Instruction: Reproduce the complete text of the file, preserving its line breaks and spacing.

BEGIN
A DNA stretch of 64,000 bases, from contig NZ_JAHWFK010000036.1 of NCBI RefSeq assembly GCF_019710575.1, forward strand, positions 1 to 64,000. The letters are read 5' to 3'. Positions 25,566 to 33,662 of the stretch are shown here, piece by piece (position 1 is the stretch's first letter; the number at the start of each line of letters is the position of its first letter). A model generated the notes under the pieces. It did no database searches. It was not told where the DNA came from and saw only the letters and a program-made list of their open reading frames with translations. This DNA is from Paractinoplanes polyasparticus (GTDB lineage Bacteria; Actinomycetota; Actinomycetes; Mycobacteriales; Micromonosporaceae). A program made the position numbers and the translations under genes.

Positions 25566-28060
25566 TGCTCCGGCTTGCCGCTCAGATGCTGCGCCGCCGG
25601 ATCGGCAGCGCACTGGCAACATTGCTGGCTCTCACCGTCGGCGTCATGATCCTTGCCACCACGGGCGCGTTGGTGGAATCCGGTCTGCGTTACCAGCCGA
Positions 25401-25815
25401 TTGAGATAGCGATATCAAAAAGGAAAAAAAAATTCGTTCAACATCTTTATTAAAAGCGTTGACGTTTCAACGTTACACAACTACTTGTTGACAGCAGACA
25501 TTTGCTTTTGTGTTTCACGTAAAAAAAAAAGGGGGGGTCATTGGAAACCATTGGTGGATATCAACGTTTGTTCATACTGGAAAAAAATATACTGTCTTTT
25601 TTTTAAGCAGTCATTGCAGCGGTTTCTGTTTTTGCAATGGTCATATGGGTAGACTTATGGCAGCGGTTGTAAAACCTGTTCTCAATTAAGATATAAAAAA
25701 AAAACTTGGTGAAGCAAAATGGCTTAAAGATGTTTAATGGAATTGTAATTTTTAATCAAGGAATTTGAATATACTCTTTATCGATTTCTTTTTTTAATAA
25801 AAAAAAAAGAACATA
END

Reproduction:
A DNA stretch of 64,000 bases, from contig NZ_JAHWFK010000036.1 of NCBI RefSeq assembly GCF_019710575.1, forward strand, positions 1 to 64,000. The letters are read 5' to 3'. Positions 25,566 to 33,662 of the stretch are shown here, piece by piece (position 1 is the stretch's first letter; the number at the start of each line of letters is the position of its first letter). A model generated the notes under the pieces. It did no database searches. It was not told where the DNA came from and saw only the letters and a program-made list of their open reading frames with translations. This DNA is from Paractinoplanes polyasparticus (GTDB lineage Bacteria; Actinomycetota; Actinomycetes; Mycobacteriales; Micromonosporaceae). A program made the position numbers and the translations under genes.

Positions 25566-28060
25566 TGCTCCGGCTTGCCGCTCAGATGCTGCGCCGCCGG
25601 ATCGGCAGCGCACTGGCAACATTGCTGGCTCTCACCGTCGGCGTCATGATCCTTGCCACCACGGGCGCGTTGGTGGAATCCGGTCTGCGTTACCAGCCGA
Positions 25401-25815
25401 TTGAGATAGCGATATCAAAAAGGAAAAAAAAATTCGTTCAACATCTTTATTAAAAGCGTTGACGTTTCAACGTTACACAACTACTTGTTGACAGCAGACA
25501 TTTGCTTTTGTGTTTCACGTAAAAAAAAAAGGGGGGGTCATTGGAAACCATTGGTGGATATCAACGTTTGTTCATACTGGAAAAAAATATACTGTCTTTT
25601 TTTTAAGCAGTCATTGCAGCGGTTTCTGTTTTTGCAATGGTCATATGGGTAGACTTATGGCAGCGGTTGTAAAACCTGTTCTCAATTAAGATATAAAAAA
25701 AAAACTTGGTGAAGCAAAATGGCTTAAAGATGTTTAATGGAATTGTAATTTTTAATCAAGGAATTTGAATATACTCTTTATCGATTTCTTTTTTTAATAA
25801 AAAAAAAAGAACATA